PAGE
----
Role of excitotoxicity in the degeneration of motor neurones in ALS

Tortarolo, Massimo (2005). Role of excitotoxicity in the degeneration of motor neurones in ALS. PhD thesis The Open University.



Amyotrophic lateral sclerosis (ALS) is a fatal neurological disorder involving selective degeneration of motor neurones. In a proportion of patients, ALS is caused by mutations in copper/zinc superoxide dismutase (SOD1), and mice expressing these mutants develop a syndrome that resembles human ALS. Using SOD1G93A transgenic mice, the role of glutamate-mediated toxicity and related intracellular pathways in motor neurone death has been investigated. GluR2 AMPA receptor subunits were decreased in spinal motor neurones of SOD1G93A mice before symptom onset. Since GluR2-lacking receptors are highly permeable to Ca2+, a known trigger of excitotoxic neuronal death, this phenomenon may have a pathogenic role. In support of this, treatment with an AMPA antagonist, ZK-187638, ameliorated motor symptoms and prolonged the survival of SOD1G93A mice. GluR2-lacking receptors are also permeable to zinc, which can be highly toxic. In situ hybridisation showed low expression of the zinc extruder ZnT-1 on motor neurones, which may contribute to their vulnerability to excitotoxicity. Expression of glutamate transporters on astrocytes may also contribute to excitotoxic motor neurone death. In transgenic mice and in astrocytes transfected with SOD1G93A, immunocytochemistry. Western blotting, in situ hybridisation and RT-PCR revealed down-regulation of GLT-1 protein, but not mRNA in astrocytes. However, the time-course in mice suggests that GLT-1 downregulation is not a primary pathological event. Activation of p38MAPK, a kinase putatively involved in glutamate mediated neurotoxicity, was observed in motor neurones at the onset of the disease, but SB 239063, a p38MAPK inhibitor, did not ameliorate motor dysfunction or survival of SOD1G93A mice.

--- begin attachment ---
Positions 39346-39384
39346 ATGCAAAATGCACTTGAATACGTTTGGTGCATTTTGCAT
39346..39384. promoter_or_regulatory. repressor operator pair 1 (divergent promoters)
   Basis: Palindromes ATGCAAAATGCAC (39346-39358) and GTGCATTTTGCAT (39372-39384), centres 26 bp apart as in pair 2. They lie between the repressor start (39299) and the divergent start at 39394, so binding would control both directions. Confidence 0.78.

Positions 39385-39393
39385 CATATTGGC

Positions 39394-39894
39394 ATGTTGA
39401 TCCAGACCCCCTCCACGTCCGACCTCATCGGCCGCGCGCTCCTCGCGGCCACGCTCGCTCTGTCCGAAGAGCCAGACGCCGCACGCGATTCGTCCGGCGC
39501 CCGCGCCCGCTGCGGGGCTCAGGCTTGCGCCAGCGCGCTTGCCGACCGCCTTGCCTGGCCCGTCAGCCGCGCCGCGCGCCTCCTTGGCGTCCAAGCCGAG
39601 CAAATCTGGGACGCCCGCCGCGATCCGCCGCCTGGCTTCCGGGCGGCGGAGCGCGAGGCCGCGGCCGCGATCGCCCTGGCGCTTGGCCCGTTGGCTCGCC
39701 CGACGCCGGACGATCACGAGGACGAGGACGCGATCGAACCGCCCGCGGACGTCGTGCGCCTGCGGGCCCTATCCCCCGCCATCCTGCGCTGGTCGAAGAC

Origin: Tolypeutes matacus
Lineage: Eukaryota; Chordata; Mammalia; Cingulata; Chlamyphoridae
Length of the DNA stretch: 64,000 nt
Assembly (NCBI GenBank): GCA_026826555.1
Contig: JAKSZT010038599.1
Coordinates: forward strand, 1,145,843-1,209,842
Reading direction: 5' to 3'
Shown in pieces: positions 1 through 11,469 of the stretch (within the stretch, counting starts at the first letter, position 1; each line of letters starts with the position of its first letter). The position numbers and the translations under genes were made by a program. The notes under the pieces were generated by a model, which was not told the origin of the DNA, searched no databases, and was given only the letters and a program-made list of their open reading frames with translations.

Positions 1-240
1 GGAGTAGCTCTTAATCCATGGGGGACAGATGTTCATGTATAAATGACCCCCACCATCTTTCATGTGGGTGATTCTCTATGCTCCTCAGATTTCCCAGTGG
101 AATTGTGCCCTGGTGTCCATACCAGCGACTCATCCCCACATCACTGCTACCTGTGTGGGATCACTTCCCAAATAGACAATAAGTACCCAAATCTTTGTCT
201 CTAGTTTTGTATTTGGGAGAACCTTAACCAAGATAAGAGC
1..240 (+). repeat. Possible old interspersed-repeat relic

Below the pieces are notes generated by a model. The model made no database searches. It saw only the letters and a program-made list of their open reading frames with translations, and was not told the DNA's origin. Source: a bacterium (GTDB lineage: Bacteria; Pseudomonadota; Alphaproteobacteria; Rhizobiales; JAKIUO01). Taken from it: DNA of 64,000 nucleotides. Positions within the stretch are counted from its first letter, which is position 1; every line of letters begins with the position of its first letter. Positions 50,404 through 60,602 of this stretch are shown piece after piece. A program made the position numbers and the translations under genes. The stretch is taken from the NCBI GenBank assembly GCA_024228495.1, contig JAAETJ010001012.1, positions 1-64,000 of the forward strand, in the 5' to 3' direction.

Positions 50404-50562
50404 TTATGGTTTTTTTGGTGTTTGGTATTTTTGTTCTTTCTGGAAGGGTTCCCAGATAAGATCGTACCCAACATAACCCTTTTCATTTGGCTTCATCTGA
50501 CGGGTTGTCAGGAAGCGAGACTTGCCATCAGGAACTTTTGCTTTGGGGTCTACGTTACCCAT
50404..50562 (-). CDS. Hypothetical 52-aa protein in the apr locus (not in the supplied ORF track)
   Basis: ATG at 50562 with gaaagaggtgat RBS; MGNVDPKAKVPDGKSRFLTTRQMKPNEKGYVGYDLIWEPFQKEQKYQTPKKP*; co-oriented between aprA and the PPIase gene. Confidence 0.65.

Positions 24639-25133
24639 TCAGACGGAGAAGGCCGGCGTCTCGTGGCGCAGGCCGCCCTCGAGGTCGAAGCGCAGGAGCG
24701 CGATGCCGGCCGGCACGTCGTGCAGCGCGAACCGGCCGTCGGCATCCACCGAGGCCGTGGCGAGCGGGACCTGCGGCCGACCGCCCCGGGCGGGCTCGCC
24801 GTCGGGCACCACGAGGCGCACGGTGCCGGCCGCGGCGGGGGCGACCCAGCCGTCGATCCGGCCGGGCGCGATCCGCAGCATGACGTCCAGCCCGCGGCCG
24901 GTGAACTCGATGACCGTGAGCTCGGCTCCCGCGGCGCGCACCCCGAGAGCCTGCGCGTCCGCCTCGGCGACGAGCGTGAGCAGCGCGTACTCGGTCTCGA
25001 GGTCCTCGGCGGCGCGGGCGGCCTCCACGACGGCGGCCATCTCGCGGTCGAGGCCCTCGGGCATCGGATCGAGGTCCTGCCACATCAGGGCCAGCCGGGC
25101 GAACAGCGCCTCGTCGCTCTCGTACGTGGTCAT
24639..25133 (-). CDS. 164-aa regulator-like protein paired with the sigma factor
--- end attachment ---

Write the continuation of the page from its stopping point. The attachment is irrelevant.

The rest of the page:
Altogether the results suggest that AMPA receptor mediated excitotoxicity is a primary cause of motor neurone degeneration in ALS. These observations may contribute to the development of new therapeutic strategies for this devastating disease.

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